After co-captaining a star-studded Ohio State Buckeyes team that won one National Championship in 1960 and finished runner-up the following year, Larry Siegfried made some questionable career decisions and found himself out of professional basketball two years after being drafted third overall in the NBA Draft.
His luck began to change when former teammate John Havlicek arranged for Ziggy to meet with Red Auerbach, who convinced him to play a reserve role on the Boston Celtics. By the 1965-66 season, Siegfried was beginning to find his old form. He averaged double-figures that year, and was Auerbach's most versatile guard coming off the bench. If he was paired with high-scoring Sam Jones, he assigned himself the role of shutting down the other team's top scoring guard. If he was paired with KC Jones, Ziggy assumed the load on offense.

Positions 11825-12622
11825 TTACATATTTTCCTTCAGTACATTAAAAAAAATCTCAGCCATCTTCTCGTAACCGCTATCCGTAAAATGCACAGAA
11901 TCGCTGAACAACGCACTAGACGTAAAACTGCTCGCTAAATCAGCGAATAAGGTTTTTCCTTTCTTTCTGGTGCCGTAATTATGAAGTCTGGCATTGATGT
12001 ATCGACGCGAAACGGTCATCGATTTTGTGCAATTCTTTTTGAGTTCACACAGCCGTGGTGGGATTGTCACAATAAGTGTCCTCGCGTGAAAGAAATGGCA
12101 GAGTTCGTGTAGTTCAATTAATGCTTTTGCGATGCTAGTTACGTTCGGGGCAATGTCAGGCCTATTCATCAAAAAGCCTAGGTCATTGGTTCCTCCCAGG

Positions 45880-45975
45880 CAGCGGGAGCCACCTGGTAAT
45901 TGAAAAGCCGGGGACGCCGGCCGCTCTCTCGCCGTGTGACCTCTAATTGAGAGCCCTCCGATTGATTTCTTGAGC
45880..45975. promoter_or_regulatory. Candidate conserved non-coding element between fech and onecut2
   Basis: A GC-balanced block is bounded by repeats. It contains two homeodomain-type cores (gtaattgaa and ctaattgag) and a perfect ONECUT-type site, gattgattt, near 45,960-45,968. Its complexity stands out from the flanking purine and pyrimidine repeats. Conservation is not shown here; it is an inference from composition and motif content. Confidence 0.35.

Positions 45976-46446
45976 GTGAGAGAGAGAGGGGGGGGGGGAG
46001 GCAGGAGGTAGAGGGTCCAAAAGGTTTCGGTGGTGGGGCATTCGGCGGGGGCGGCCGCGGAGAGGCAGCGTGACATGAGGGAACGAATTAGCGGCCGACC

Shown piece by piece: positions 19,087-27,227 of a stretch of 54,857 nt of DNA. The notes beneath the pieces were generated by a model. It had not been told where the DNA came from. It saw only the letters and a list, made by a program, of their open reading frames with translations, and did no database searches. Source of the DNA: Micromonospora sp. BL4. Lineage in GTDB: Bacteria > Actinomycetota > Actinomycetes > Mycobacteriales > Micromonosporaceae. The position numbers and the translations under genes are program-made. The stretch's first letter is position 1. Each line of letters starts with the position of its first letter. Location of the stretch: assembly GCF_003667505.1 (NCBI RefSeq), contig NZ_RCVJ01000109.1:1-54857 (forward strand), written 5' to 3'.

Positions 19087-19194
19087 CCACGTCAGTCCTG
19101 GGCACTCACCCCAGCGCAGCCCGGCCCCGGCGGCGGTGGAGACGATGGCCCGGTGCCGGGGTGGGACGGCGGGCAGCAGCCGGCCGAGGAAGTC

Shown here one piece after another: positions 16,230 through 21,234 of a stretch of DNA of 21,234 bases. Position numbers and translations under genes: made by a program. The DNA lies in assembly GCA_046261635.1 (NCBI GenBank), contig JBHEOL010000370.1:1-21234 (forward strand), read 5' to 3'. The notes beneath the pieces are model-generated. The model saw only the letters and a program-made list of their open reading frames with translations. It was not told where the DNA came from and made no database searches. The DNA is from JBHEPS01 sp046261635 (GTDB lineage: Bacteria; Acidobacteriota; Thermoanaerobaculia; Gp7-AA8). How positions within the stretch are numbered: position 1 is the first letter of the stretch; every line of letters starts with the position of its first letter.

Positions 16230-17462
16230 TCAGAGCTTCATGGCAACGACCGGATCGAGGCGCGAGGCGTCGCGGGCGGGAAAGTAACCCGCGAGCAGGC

When KC Jones retired after the 1966-67 season, Siegfried was the glue that held the team together. Both under Auerbach and then under Russell, Ziggy refused to let anyone take a day off at practice. "Larry Siegfried played his first seven seasons in the NBA with the Boston Celtics," Tom Heinsohn once observed, "and won five rings. Each one of those championship teams reflected his scrap, grit, courage, and determination."